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Rheology Essentials of Cosmetic and Food Emulsions

Rheology Essentials of Cosmetic and Food Emulsions


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Published by: api-3760863 on Oct 16, 2008
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Products containing surfactants usually exhibit Newtonian flow behavior
(Fig. 7.11). This is typically detected in the lower shear rate range. If flow be-
havior is Newtonian, the viscosity at constant temperature is independent of the
applied stress or the velocity gradient. The value obtained is the mean of the
viscosities over the velocity gradient.

Fig.7.11. Newtonian flowof a surfactant-containing product

7.3 CreepTestandCreepRecovery

The creep test is a simple and quick test for obtaining initial information on
the viscoelastic properties of a sample from viscosity-relevant (as opposed to
oscillation measurements) data. In this experiment (Fig. 7.12) a constant force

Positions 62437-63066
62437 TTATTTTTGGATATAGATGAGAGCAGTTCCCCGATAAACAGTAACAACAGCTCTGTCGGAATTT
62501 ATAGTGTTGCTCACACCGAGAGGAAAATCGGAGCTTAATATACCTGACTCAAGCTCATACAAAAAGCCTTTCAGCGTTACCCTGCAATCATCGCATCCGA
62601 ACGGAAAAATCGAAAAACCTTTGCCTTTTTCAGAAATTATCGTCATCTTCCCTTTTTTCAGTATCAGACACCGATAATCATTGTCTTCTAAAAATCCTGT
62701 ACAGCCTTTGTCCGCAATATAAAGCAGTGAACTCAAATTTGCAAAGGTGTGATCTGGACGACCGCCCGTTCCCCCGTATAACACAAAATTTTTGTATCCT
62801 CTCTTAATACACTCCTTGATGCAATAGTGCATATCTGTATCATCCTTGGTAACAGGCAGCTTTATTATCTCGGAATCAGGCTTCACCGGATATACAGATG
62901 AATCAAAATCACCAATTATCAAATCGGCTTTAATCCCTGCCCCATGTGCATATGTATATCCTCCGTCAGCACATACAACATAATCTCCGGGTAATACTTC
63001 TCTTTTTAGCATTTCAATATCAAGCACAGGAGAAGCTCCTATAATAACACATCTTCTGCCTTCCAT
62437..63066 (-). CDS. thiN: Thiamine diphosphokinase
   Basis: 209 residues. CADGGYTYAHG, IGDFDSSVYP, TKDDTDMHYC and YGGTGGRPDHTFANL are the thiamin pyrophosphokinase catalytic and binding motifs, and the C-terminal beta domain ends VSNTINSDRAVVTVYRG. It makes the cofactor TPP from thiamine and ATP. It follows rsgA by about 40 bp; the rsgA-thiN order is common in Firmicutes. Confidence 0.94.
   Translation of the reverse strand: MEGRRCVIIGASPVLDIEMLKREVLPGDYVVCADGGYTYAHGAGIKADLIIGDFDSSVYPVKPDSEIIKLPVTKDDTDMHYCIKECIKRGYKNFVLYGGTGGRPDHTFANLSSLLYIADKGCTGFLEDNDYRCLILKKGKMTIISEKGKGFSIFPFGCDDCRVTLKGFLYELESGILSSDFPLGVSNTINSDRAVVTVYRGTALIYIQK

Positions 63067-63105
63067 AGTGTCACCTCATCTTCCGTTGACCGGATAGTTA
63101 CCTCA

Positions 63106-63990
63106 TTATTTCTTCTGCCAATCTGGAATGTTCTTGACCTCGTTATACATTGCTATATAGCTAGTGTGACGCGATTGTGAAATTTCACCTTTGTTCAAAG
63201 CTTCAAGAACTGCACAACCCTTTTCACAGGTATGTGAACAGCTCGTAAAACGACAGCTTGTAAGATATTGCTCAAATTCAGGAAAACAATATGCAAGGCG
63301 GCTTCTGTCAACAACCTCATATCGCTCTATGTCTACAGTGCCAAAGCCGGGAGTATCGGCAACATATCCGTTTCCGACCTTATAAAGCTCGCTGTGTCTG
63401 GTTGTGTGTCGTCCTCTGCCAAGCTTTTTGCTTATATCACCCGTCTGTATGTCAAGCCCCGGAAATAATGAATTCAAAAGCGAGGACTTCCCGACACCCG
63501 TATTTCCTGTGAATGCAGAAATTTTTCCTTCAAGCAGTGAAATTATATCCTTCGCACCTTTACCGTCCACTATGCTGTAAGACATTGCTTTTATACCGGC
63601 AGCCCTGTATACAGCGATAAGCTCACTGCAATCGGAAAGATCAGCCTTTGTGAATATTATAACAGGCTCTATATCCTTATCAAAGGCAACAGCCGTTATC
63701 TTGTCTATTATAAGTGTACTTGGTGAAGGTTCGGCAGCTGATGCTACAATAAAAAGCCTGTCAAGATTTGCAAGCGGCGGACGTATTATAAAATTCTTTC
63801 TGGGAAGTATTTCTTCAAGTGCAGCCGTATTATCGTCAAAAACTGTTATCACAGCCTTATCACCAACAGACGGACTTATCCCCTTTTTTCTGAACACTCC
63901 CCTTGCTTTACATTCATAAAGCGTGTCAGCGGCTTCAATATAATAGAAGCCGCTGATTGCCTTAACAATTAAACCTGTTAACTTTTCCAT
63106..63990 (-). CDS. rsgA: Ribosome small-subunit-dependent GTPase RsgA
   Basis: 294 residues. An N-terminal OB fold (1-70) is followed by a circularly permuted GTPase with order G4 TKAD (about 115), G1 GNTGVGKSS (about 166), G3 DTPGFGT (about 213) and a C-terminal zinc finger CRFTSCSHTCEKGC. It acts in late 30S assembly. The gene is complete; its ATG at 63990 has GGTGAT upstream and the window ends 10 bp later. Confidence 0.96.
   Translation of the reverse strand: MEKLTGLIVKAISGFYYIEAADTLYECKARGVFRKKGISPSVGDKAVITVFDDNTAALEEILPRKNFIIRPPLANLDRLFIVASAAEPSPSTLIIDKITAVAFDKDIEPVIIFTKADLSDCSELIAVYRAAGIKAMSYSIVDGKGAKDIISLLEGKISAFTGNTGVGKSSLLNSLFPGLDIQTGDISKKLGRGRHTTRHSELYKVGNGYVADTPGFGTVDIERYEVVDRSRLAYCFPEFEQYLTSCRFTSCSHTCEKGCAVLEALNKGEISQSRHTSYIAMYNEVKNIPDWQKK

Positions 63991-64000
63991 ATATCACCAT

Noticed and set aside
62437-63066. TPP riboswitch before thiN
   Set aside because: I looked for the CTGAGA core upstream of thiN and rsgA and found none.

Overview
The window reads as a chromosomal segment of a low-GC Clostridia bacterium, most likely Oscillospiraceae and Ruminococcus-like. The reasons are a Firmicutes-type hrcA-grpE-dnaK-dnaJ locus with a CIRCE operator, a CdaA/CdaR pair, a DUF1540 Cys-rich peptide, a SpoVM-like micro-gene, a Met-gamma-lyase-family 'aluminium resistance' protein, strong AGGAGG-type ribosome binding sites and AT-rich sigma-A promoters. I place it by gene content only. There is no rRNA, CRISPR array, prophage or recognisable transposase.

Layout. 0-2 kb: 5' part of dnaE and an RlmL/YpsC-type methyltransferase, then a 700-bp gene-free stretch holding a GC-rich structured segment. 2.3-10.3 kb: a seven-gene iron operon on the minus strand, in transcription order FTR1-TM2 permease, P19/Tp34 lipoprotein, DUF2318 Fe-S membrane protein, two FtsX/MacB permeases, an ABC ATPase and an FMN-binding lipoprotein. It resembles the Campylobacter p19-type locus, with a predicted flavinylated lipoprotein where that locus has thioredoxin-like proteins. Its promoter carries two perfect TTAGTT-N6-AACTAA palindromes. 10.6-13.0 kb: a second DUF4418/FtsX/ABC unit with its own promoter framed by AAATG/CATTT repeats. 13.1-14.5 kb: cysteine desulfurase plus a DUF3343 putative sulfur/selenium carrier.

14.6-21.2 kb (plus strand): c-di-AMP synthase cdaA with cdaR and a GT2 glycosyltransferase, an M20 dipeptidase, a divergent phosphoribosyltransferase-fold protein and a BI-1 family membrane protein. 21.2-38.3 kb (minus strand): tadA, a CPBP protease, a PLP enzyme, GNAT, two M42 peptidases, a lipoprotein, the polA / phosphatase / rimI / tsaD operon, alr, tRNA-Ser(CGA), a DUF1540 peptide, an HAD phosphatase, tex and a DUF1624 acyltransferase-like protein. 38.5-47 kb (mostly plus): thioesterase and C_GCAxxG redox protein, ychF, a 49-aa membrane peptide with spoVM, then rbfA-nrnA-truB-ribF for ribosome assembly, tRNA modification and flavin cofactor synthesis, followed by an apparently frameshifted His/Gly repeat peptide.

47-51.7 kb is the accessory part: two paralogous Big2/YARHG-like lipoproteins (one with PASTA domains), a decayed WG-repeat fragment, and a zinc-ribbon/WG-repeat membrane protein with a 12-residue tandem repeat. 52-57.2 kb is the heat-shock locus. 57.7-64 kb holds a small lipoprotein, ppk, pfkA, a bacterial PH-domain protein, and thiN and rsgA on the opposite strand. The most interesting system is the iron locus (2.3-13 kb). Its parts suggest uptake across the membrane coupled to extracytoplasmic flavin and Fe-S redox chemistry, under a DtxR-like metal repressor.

7 Most Important Test Methods

Fig.7.12. Creep and creep recovery test

(shear stress) is applied to the sample at time t0 and removed again at time t1. The
recovery up to time t2 is recorded.
The sample responds initially to the force applied at t0 with deformation. In
otherwords,itstartstocreep.Att1 (afterremovaloftheforce),thesamplerecovers
again. There are three different types of creep and creep recovery curves.

7.4 TheIdealElasticBehavior

The first case we will consider is an ideal elastic body as exemplified by a steel
to its original state after the force is removed (Fig. 7.13).

Fig.7.13. Creep and creep recovery of an ideal elastic body

If the force τ is doubled, the deformation γ also doubles. Ideally, the energy
stored in a spring will be recovered 100%. A body with these properties is also
known as a Hookean body.

7.5 TheIdealViscousBehavior

τ applied to the fluid causes a linear deformation γ over time. In other words, the
sample begins to flow.

7.7 Steady Flow Curve


Fig.7.14. Creep and creep recovery of an ideal vicous body

Iftheforceisremoved fromthesample(Fig.7.14),thedeformation attainedat
model according to Newton.

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